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Jun 29 2012

Filling in each other’s blanks: The importance of listening

Why do we talk to people? Why do we bother to watch other people’s videos and read each other’s blogs? Why do we keep up with our friends, find new people to follow on Facebook, and converse with others in comment sections? Why do we take the time to connect with people? Certainly we may enjoy their company and find pleasure in talking to them, but we also do it as a way of making ourselves more complete as individuals. We learn things from other people, because they provide us with information that we might have missed.

Most of us make an effort to engage in reasoned and logical thought to the best of our ability, but our personal best is surely not the best. None of us is a self-contained generator of perfectly accurate knowledge. An individual person isn’t able to devise theories, models, explanations and predictions which are forever unassailable. We use the facts and the mental prowess that are available to us, but every one of us is inevitably lacking in certain respects. A single person doesn’t know everything, and in our personal understanding of a given situation, there may be aspects that we’ve neglected to account for.

Former Secretary of Defense Donald Rumsfeld famously described “known unknowns” and “unknown unknowns”. In the case of a known unknown, we know that there is an open question that needs to be resolved, but we may not have the information necessary to answer it. An unknown unknown, however, is an issue that we aren’t even aware of. We don’t know enough to know that the question exists. The matter of what its answer may be is something that’s entirely overlooked, because we aren’t aware that there is an answer or that an answer is needed. With known unknowns, we at least know what kind of answer we need to look for. But with unknown unknowns, we have no idea of what it is we’re looking for, or even that we should be looking for anything.

This is where other people come in. We may have our own unknown unknowns – facts that we weren’t aware of, or lines of reasoning that we failed to imagine or properly work through. Other people can provide these to us, essentially filling in our blank spots. Our own thought processes might be compromised by a less than thorough grasp of everything that’s related to the topic at hand, and others may have a better understanding of this than we do. We can only take into account what we know to take into account, whereas other people can tell us about things we hadn’t even considered.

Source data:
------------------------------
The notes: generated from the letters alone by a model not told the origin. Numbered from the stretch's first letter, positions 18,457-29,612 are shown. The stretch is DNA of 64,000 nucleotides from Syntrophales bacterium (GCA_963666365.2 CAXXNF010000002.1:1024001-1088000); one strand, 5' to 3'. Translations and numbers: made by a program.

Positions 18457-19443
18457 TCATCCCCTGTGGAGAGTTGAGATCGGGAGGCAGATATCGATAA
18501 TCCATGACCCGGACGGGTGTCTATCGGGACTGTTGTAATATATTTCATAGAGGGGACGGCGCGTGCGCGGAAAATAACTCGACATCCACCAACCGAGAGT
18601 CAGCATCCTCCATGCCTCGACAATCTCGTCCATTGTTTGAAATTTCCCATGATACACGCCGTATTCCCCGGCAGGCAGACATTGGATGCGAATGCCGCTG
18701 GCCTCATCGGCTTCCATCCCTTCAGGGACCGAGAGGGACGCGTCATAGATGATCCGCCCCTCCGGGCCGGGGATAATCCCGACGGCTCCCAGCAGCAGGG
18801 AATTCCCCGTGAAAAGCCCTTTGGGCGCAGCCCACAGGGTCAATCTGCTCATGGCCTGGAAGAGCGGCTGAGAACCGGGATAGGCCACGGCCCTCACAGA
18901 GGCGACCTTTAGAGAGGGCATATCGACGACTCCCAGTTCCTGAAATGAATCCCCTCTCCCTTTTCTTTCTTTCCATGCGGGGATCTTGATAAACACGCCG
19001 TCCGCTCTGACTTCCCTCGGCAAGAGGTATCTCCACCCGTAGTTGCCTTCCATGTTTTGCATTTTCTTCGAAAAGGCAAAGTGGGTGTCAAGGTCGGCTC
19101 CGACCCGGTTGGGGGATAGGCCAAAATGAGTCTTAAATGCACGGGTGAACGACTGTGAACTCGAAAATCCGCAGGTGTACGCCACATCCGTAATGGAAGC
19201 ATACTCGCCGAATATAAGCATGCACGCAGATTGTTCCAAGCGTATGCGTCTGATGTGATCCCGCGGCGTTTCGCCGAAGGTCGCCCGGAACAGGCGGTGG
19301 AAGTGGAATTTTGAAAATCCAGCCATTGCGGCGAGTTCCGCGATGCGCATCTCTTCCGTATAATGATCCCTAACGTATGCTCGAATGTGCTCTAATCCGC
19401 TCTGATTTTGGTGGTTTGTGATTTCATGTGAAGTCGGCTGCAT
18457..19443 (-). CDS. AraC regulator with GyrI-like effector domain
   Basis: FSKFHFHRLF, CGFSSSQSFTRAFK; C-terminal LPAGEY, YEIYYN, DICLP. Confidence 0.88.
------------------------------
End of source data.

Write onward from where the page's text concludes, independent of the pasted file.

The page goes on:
This is the defining feature I’ve found in the people I talk to and whose work I keep up with. They have insights that are obvious in retrospect, but I still couldn’t have come up with them on my own. They contribute to my understanding of things in ways that I might not have stumbled across if I had only kept to myself.

That’s what makes it so important to listen to people who have had experiences that you haven’t. For instance, some men doubt the very possibility that sexual harassment at atheist and skeptic conferences is a serious issue, because they haven’t personally witnessed it or been subjected to it. The experience of feeling threatened by the behavior of men in such a context may be completely alien to them. But when several high-profile atheist women tell you that this is indeed a problem that isn’t being adequately addressed, your own unfamiliarity in this area is no reason to disregard their familiarity. Listening to them will provide you with a better understanding of the situation than ignoring them. They have exactly what you need to fill in one of your blank spots.